Crossing the threshold

June 2014


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With one professor describing it as “the most important and innovative teaching development in the last 20 years” and an increasing number of faculty and students singing its praises, we find out what is the fuss over the ‘Threshold Concept Theory is all about.

When Professor Jonathan Scott arrived at the University of Waikato in 2006, he was aware there was a record of underperformance amongst first-year electronic engineering students, and as with the rest of the world, retention rates in the discipline were concerning. He had to do something to turn the stats around.

He crossed the campus to the Wilf Malcolm Institute for Educational Research, based in the Faculty of Education, in search of some teaching help. In what was a serendipitous moment, institute director Professor Bronwen Cowie was looking into a relatively new teaching theory called ‘Threshold Concept Theory’. Equally fortunate was that senior research officer Ann Harlow in the office next door had just finished a project and had a gap in her calendar to work with Professor Scott. He volunteered to be, with his class, the guinea pigs upon whom to test the theory.

That was more than four years ago.

The idea of threshold concepts emerged 11 years ago from a national research project in the United Kingdom. It was developed by Professors Erik Meyer and Ray Land who’d found that certain concepts held by economists were central to the mastery of their subject. The two men argued that the concepts could be described as ‘threshold’ because they had certain critical features in common: they were integrative, troublesome, transformative and irreversible. They required people to transform previously held views or understandings.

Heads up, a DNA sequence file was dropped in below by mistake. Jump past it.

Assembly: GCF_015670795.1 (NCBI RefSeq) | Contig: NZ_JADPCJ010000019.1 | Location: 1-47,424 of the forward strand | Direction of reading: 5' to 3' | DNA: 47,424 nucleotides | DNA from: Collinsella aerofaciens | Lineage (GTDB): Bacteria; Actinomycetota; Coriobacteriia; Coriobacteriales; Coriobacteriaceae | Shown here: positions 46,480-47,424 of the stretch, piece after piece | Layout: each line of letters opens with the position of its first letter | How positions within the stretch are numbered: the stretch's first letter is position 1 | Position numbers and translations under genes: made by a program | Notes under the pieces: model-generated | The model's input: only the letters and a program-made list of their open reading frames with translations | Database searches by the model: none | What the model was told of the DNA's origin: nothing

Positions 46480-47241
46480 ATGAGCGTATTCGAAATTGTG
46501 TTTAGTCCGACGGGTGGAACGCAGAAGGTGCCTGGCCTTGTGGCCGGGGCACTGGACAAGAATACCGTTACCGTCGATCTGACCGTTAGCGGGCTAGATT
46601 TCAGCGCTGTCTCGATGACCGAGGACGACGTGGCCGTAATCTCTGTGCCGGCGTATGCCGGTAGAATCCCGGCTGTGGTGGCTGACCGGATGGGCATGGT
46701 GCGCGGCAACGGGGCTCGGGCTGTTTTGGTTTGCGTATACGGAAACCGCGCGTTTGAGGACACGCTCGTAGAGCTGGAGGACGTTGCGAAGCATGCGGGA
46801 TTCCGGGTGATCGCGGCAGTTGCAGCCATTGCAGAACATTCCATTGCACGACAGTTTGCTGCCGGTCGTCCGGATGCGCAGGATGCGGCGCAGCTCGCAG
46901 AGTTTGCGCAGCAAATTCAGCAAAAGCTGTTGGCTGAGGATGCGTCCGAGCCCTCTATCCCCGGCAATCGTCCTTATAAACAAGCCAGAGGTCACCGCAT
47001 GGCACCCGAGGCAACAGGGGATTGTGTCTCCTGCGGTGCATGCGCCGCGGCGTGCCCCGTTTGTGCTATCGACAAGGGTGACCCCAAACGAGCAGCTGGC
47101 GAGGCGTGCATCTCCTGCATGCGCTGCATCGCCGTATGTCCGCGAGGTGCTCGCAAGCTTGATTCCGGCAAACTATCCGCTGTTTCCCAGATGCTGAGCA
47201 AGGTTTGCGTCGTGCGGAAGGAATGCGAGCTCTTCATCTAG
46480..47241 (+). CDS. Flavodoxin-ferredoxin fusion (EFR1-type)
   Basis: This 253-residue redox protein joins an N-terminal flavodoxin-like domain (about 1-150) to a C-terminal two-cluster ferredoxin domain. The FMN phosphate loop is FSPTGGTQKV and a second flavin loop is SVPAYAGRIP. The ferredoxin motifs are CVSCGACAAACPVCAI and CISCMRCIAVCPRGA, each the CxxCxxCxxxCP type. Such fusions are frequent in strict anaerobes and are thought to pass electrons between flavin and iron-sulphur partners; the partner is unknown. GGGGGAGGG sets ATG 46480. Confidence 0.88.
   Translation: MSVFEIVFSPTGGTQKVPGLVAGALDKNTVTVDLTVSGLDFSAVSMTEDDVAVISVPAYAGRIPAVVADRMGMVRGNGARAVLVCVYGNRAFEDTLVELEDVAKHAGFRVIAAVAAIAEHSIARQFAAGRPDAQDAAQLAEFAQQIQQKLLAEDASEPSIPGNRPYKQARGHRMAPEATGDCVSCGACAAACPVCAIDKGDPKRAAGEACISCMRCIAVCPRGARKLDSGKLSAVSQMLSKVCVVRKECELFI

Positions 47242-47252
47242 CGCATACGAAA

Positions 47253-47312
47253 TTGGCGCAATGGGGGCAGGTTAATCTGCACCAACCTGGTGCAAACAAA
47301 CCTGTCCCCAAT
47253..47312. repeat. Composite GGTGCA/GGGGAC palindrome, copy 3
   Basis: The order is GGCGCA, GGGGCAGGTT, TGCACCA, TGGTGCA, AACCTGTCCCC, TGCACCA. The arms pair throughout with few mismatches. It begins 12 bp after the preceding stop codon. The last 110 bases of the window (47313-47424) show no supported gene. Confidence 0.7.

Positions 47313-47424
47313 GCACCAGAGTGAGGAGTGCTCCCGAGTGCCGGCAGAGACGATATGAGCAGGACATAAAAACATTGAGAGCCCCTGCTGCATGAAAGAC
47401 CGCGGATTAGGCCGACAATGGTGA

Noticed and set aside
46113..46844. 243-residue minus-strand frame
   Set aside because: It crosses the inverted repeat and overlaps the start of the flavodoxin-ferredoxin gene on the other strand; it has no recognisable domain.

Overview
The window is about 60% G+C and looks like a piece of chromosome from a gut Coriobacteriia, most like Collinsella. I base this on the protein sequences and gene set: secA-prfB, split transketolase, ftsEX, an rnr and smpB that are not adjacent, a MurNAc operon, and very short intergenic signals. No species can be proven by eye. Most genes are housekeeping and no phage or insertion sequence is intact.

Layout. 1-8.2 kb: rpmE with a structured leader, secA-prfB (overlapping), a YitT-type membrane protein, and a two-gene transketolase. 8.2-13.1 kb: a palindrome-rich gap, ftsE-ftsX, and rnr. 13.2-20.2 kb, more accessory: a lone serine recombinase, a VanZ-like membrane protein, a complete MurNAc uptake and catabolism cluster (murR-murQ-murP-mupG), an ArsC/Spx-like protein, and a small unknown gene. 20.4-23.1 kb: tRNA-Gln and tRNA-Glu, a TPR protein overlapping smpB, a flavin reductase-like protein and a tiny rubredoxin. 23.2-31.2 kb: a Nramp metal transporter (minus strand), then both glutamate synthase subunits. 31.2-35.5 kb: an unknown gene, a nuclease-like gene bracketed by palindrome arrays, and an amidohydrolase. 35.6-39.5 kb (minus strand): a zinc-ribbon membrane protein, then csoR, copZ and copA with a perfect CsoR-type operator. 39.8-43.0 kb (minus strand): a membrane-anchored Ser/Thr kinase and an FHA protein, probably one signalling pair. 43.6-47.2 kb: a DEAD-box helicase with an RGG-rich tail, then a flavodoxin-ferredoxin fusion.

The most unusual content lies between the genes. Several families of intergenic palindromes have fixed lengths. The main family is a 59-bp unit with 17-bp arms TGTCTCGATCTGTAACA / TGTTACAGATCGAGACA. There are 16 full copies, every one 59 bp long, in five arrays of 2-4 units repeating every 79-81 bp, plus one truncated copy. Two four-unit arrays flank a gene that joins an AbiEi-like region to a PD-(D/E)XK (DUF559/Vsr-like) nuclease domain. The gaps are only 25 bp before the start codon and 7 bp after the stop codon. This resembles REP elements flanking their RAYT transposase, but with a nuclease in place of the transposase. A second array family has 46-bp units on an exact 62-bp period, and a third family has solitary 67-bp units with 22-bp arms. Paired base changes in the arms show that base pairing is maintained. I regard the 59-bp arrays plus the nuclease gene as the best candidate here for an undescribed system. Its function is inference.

Professor Scott spent three months boning up on the theory. “Part of the problem with electrical or electronic engineering is that you’re essentially dealing with something you can’t see and that scares the living daylights out of some people. The more I read about threshold concepts, the more sense it made. It gelled with engineering.”

After the first year, work continued as a two-year Teaching Learning and Research Initiative (TLRI) was awarded. As Professor Scott worked with each new intake of students, Ann Harlow went into labs to monitor progress, interviewed students and carried out online surveys, while Senior Research Fellow Dr Mira Peter undertook the quantitative analysis. Retention rose to 80 per cent, “which is considered superb in the worldwide electronics business,” says Professor Scott.

It required a big shift in the way Professor Scott taught his subject. “The first thing I had to do was reduce the content – and I really had to think about how to do that. With electronic engineering you hit the ground hard, you don’t start easy and build up, and you have to grasp some pretty difficult concepts from the start. Instead of teaching five concepts in that first year, I cut it down to two.”